Health Minister Chris Hipkins says it is reasonable for testing advice to change as more information comes to light in the face of the latest Covid-19 cases.
Two crew of the Sofrana Surville cargo ship anchored off the Sunshine Coast have tested positive for Covid-19.
The Ministry of Health says the ship is the most likely source of infection of two New Zealand port workers who were aboard it when it was in New Zealand about 10 days ago.
It has not yet been confirmed whether the ship's cases are genomically linked to the New Zealand port workers.
Health Minister Chris Hipkins told Checkpoint it appeared the cases on the cargo ship were at different stages of infection.
"One of them was a negative PCR test but a positive serology test, and other one was a weak positive PCR test and then a positive serology test.
"They're all at different points in the infection cycle, which would lend itself to the idea that the virus has been circulating around that ship and that would suggest that is the most likely source of infection for the workers who've worked on it."
Covid-19 testers in Auckland have been run off their feet on the North Shore after news that person unknowingly had the virus when they went to the Malt bar in Greenhithe on Friday.
The Ministry of Health has stepped up its advice on who should get tested. Initially it said anyone at the pub should get a test. Now it says the contacts of all those pub-goers should too.
Hipkins this morning said that person had been exposed to the virus earlier that same day, so the risk to the public was low, but clarified it was possible they had become infected earlier than that.
"At this point we can't discount the possibility, given that it's a work colleague, or someone who's worked in the same building as the two people as cases A and B, you can't discount the possibility that it could have been slightly earlier than that. So we just want to make sure that we're not leaving anything to chance at this point."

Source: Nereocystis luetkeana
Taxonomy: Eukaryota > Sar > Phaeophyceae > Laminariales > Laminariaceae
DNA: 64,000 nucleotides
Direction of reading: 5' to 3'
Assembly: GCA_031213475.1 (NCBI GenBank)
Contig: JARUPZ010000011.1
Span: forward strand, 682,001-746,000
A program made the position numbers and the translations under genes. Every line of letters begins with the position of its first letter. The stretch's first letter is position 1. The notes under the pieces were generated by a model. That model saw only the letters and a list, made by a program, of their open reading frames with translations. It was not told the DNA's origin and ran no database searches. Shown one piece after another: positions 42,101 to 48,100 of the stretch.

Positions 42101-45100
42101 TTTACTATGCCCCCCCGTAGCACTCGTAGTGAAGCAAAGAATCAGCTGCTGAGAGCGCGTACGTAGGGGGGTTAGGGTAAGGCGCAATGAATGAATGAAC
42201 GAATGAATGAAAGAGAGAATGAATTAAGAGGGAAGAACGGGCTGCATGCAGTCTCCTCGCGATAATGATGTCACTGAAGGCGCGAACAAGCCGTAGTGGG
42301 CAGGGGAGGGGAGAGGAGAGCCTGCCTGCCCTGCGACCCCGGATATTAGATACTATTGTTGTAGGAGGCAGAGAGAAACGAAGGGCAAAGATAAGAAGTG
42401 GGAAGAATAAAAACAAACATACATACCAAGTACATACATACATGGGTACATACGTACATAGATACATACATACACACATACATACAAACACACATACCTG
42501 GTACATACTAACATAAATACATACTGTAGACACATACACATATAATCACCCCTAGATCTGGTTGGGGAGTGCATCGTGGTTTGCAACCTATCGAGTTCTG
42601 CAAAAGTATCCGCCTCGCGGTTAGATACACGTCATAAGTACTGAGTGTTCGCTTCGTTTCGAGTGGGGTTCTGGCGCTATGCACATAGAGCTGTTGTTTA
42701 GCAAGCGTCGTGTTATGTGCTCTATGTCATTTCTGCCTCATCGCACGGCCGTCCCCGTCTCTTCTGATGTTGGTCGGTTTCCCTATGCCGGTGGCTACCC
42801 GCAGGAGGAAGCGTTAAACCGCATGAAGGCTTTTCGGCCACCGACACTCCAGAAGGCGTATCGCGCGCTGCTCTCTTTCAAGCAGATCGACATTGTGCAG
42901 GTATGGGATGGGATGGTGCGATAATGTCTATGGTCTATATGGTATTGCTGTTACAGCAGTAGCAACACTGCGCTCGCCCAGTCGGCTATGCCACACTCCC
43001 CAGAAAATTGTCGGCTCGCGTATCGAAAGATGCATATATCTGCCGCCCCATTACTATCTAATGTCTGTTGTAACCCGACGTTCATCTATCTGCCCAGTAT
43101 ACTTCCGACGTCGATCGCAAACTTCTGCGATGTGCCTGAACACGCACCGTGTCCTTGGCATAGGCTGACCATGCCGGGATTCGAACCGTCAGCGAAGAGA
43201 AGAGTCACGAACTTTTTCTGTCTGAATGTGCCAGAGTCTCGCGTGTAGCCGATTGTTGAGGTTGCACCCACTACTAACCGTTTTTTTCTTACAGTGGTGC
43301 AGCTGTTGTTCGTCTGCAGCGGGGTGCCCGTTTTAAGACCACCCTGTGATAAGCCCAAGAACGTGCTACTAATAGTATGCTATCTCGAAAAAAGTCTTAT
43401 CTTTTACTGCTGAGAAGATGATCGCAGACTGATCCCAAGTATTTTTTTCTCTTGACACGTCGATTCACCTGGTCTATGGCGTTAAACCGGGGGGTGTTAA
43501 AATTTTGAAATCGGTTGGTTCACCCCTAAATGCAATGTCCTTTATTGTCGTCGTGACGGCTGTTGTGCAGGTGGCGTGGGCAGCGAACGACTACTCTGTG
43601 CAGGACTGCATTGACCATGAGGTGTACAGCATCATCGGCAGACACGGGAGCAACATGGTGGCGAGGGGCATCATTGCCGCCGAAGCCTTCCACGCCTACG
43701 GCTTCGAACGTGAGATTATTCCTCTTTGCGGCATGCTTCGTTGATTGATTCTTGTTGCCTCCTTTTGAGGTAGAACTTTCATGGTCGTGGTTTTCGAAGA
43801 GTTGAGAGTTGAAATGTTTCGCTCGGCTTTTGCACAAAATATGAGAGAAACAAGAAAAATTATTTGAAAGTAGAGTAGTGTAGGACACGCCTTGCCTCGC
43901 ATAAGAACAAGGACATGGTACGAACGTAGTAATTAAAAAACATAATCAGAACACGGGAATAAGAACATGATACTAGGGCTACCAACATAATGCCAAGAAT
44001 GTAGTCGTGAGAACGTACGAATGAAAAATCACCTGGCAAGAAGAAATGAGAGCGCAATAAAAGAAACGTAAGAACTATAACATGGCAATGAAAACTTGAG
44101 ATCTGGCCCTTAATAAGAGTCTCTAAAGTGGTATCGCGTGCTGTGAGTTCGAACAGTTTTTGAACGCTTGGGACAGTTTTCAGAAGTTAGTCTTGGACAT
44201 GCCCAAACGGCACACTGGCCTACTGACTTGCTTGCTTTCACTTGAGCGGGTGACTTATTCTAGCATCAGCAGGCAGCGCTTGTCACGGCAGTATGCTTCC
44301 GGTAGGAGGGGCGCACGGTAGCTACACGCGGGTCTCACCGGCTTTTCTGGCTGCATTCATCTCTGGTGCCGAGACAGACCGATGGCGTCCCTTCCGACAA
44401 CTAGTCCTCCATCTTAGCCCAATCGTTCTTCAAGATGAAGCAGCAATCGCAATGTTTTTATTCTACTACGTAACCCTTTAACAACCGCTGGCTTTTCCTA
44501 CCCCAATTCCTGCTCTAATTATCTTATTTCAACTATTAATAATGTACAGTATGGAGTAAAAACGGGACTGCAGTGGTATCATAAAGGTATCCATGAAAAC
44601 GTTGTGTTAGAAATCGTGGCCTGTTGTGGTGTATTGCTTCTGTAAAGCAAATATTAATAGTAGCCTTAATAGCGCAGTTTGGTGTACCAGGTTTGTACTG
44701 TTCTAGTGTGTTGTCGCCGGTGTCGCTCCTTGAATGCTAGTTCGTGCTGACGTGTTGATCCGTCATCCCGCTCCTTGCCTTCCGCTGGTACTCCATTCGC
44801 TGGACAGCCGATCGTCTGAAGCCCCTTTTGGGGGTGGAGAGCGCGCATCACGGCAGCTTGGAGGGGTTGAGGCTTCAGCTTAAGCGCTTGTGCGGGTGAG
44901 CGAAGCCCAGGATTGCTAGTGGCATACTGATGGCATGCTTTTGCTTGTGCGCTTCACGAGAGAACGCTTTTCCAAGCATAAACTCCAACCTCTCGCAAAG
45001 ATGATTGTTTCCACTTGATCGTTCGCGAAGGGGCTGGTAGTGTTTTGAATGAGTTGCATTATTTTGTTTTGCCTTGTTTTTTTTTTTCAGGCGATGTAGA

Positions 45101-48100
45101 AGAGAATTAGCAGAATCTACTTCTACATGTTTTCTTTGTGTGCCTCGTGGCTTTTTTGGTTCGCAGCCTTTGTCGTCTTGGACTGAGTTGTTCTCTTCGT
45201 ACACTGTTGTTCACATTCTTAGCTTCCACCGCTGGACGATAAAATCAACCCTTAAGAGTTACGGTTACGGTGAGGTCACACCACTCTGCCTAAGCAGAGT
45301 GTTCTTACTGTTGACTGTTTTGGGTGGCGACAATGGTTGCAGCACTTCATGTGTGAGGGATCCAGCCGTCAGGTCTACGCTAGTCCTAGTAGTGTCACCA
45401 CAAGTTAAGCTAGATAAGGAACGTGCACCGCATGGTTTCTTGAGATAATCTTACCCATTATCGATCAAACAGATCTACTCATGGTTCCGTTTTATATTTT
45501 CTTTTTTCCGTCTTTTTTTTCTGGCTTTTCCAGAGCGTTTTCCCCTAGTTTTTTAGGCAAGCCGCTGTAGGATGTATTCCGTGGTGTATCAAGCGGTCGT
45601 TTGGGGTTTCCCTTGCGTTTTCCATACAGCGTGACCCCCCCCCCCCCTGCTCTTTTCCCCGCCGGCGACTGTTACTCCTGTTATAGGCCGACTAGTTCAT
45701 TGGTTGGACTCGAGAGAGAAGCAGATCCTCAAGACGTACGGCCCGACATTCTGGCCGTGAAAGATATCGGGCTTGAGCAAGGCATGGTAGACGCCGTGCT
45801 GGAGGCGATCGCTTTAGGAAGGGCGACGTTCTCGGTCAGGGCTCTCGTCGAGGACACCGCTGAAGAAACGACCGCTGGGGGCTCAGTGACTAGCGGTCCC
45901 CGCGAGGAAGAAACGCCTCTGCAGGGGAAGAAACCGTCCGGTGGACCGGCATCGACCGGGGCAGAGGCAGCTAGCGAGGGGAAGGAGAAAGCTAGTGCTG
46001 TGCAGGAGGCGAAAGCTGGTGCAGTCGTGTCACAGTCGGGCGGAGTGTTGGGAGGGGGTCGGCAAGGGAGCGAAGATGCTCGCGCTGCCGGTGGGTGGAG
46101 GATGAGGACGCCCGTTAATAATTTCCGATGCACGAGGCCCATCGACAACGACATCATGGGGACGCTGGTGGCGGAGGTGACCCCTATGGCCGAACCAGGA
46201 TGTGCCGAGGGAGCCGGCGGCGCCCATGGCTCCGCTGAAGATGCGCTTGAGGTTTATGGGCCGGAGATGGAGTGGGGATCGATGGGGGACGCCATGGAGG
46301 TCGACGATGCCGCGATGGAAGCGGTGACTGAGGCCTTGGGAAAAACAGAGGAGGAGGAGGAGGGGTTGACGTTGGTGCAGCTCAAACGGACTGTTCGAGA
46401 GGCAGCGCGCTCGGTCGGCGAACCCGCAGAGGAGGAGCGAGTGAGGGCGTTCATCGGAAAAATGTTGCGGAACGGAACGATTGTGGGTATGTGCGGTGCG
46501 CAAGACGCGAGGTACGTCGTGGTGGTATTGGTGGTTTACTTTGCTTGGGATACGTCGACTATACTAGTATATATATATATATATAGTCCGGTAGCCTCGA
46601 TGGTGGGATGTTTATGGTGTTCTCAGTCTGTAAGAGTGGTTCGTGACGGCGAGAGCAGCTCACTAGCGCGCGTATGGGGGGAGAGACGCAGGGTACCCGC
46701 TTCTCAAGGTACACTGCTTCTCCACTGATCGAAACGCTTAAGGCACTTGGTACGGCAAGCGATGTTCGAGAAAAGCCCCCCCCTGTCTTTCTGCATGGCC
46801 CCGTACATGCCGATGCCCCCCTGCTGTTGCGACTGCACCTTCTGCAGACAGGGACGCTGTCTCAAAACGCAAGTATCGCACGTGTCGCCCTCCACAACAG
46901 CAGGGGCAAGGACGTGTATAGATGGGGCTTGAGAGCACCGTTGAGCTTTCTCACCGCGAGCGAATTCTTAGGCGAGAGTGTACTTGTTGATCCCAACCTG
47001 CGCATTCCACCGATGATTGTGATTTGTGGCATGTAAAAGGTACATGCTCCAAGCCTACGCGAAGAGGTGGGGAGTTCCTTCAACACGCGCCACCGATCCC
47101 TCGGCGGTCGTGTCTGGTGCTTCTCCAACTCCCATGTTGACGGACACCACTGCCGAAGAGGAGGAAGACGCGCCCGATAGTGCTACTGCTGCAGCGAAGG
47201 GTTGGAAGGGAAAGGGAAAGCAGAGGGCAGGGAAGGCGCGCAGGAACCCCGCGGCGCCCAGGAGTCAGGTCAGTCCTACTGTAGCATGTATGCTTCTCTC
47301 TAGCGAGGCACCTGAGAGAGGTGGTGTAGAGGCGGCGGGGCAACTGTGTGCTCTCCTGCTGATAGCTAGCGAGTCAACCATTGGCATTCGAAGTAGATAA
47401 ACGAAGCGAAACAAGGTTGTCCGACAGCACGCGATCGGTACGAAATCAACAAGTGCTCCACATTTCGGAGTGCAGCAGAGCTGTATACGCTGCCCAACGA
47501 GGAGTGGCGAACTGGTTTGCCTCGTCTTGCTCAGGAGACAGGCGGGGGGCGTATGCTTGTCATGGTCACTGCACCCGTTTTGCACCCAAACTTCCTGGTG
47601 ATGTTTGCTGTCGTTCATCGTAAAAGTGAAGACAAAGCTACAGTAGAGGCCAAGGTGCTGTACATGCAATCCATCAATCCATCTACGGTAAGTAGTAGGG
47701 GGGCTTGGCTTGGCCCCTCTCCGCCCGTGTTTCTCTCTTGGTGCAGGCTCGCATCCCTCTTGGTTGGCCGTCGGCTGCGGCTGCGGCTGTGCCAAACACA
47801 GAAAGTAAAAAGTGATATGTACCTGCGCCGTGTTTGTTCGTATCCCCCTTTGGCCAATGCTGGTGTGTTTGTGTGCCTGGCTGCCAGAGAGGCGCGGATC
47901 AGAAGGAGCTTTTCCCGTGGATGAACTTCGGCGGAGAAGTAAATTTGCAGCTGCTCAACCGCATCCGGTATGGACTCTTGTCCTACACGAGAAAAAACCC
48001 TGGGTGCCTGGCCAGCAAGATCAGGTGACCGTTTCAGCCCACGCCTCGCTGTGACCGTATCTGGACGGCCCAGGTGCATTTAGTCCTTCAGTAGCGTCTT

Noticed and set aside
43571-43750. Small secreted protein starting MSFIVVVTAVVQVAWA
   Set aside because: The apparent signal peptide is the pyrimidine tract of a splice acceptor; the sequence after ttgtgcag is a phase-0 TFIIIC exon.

The ministry had previously said the port worker had a very short exposure to the person who went to the pub a - about three minutes in the same room as them, but experts have been challenging that.
Microbiologist Dr Siouxsie Wiles said on Twitter: "If someone in NZ really did get infected after just 3 mins contact then looks like we’re going to need to be isolating all casual contacts as well as close, or redefining what we mean by close."
"New information comes through all of the time," Hipkins said in response.
He said however that the person had met with another case who was a colleague of the port worker, and this could be another possible source of infection.
"That [three minutes] was certainly one of the possibilities was when we were dealing with case A only, and case C is one of the people who works in the building. They'd only come into contact for about two minutes on the Friday.
"On the other hand case B, which initially was not known about - this was someone who tested positive a bit later in the process - they did have a longer period of contact with that person (case B) on the Friday.
"They were in a meeting together. So, it's possible that could have been a chain of infection there, rather than the two-minute fleeting contact," Hipkins said.
"We're testing absolutely everybody all of these people have come into contact with."
The Health Minister said the numbers of how many people at the Greenhithe pub have been tested will be available soon.
He said he was not disappointed at the official messaging on testing.
"I think it's really important to note that you get new information all the time, so when the first random information was released publicly we weren't aware of case B.
"Case B tested positive relatively late in the initial investigation process. So at this point that could well be the link between cases A, B and case C.
Despite the outbreak, Hipkins said mandatory masks on public transport was not being considered, but if the outbreak appeared to broaden further, then it would be looked at.
Regarding another 18 Covid-19 cases among the Russian fishers at the Sudima Hotel isolation facility, Hipkins said he had not seen the photos of the crew-members on balconies close together, smoking and leaning over the railing.
"We're looking very closely at those arrangements to make sure they're as robust as possible," he said.
"My understanding is that the next charter flight [from Russia] will not depart, it will not come to New Zealand, until we have space to be able to accommodate those people, which obviously is difficult when some of those people who are currently occupying those beds are likely to be staying there for longer.
"We're not in the position to receive them at the moment."